Ford Foundation President Darren Walker (center) presented a Skowhegan award honoring the Studio Museum in Harlem to Thelma Golden and William T. Williams. | Photo by Benjamin Lozovsky/ via Skowhegan


ONE SOUGHT AFTER RESIDENCY PROGRAM recognized another this week. Skowhegan paid tribute to the Studio Museum in Harlem’s Artist-in-Residence (AIR) program, presenting the museum with its Governors’ Award for Outstanding Service to Artists. Thelma Golden, director and chief curator of the museum, and artist William T. Williams, who envisioned the program, accepted the award together.

For 47 years, the Studio Museum has identified and supported promising emerging artists of African and Latino descent. The 11-month AIR program has annually provided three artists with studio space, a stipend, and an exhibition. Alumni of the program are among the most critically acclaimed artists working today, including Njideka Akunyili Crosby, Chakaia Booker, David Hammons, Simone Leigh, Kerry James Marshall, Julie Mehretu, Wangechi Mutu, Mickalene Thomas, and Kehinde Wiley.

A painting by Akunyili Crosby Marshall recently sold at auction for more than $3 million, an artist’s record. Marshall’s 35-year survey, “Mastry,” is on view at MOCA Los Angeles through July 3. Traveling to seven venues, Kehinde Wiley’s “A New Republic” exhibition is currently at the Toledo Museum of Art.


Sarah Workneh is co-director of Skowhegan School of Painting & Sculpture. | Photo by Benjamin Lozovsky/ via Skowhegan


SKOWHEGAN IS A NINE-WEEK SUMMER RESIDENCY that welcomes visual artists to an intensive program offering instruction and critique on a 350-acre farm in Maine. The Studio Museum’s AIR program was celebrated at Skowhegan’s annual awards dinner at The Plaza in New York.

Two additional awards were presented. Artist Jack Whitten received the Skowhegan Medal for Painting (in absentia). Earlier this month, Whitten presented a new series of abstractionist paintings at Hauser & Wirth in New York. The Gertrude Vanderbilt Whitney Award for Outstanding Patronage of the Arts was given to The Pollock-Krasner Foundation and its Chairman and CEO Charles C. Bergman.

More than 500 people attended the fundraiser, which brought in more than $900,000—a record according to Skowhegan. The funds raised help offset the cost of attendance for artists participating in the residency program.


Skowhegan recognized artist William T. Williams for envisioning the Studio Museum in Harlem’s prestigious artist-in-residence program. | Photo by Christian Grattan/Skowhegan via Skowhegan


WILLIAMS IS CONNECTED to both the Studio Museum and Skowhegan. He attended the Maine residency as a student in 1965 and returned for several years as a faculty member (1971, 1974, 1978, and 1979). The artist, who splits his time between New York and Connecticut, joined Michael Rosenfeld Gallery last year. It had been four decades since he was represented by a gallery. “William T. Williams: Things Unknown Paintings, 1968-2017,” his first exhibition with the gallery, is currently on view through June 3. An accompanying catalog is soon-to-be-published.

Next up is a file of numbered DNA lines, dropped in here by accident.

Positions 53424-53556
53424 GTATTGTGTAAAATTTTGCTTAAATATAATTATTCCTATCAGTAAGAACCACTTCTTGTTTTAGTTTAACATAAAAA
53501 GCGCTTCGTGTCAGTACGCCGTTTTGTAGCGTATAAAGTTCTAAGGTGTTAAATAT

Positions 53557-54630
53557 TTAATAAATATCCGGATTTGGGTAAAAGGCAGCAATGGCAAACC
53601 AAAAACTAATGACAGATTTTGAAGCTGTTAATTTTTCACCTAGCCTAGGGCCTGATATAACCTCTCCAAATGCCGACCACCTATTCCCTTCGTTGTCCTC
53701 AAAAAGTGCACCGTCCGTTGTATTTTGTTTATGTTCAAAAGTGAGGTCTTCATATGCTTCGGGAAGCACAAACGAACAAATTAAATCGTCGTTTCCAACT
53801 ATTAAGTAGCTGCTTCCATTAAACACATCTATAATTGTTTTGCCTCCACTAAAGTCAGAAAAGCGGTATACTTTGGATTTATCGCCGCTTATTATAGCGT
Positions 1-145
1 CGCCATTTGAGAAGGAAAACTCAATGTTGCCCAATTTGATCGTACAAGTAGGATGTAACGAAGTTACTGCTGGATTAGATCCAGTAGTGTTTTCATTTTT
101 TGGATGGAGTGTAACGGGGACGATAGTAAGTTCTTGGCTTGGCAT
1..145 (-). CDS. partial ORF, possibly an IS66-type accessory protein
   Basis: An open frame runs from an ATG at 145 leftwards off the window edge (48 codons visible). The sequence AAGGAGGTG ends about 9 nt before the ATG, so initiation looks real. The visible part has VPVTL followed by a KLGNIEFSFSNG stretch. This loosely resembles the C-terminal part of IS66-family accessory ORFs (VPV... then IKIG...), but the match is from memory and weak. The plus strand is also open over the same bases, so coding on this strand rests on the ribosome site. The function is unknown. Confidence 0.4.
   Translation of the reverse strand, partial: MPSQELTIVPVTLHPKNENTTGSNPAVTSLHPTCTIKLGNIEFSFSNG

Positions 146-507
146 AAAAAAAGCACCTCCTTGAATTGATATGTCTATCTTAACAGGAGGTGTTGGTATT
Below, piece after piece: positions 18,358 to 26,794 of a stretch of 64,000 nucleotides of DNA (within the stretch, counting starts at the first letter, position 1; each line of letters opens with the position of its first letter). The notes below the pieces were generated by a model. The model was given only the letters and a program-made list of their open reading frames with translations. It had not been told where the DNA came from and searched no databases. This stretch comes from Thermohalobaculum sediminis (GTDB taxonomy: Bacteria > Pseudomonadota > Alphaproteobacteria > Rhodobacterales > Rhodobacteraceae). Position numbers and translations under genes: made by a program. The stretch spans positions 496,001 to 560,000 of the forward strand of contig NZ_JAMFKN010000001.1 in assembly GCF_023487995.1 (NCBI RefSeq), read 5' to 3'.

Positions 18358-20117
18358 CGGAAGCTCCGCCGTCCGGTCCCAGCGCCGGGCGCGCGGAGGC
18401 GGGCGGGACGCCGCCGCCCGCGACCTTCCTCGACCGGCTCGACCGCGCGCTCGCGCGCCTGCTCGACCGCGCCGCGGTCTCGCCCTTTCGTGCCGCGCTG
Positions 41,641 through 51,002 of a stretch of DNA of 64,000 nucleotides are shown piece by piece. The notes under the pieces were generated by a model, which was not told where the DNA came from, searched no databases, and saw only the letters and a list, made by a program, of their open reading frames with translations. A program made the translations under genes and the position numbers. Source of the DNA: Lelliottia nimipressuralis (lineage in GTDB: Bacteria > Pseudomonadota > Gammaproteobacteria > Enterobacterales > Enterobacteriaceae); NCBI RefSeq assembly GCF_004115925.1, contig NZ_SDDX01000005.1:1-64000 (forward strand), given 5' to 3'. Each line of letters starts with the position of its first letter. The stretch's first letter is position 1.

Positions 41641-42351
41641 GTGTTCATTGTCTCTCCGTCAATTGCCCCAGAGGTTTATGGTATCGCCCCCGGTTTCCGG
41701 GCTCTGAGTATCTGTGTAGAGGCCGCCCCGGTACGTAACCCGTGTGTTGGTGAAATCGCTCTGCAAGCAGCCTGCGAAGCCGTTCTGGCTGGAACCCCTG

The forthcoming volume includes an interview with the artist conducted by Courtney J. Martin. “To me, painting is a way of marking time; it gives meaning to my life. It is a way of trying to communicate. I live. I existed. I created. I think painting has to be self-validating. The process of being an artist has to be self-validating. And it took time for me to get to that. Withdrawing from the art world for a long time was, in a sense, the best thing that I could have done as an artist,” Williams said.

After nearly half a century, one of the Studio Museum in Harlem’s founding initiatives—the residency program Williams conceived—continues to thrive. Recent alum Jordan Casteel (2015-16) joined Casey Kaplan Gallery and is presenting “Jordan Casteel: Harlem Notes,” a solo exhibition at the Harvey B. Gantt Center for African American Arts + Culture in Charlotte, N.C. The program’s current cohort features artists Autumn Knight, Julia Phillips, and Andy Robert. CT


A forthcoming catalog is being published to complement William T. Williams’s exhibition at Michael Rosenfeld Gallery. Meanwhile, several publications document the Studio Museum in Harlem’s collection and support of artists. In addition to its residency program, the museum mounts periodic group shows, including “Freestyle,” “Frequency,” “Flow,” and “Fore,” promoting the work of emerging artists. Also consider, “The Studio Museum in Harlem: 25 years of African-American Art” and Re: Collection – Selected Works from The Studio Museum in Harlem.


From left, Artist Whitfield Lovell, Barbara Lapcek, Petah Coyne, and artist Fred Wilson. | Photo by Benjamin Lozovsky/ via Skowhegan


From left, Artists Shaun Leonardo and Leonardo Drew greet one another. | Photo by Benjamin Lozovsky/ via Skowhegan


From left, Artists Clifford Owens, collectors Noel Kirnan and Alvin Hall, and artist Shinique Smith. | Photo by Benjamin Lozovsky/ via Skowhegan




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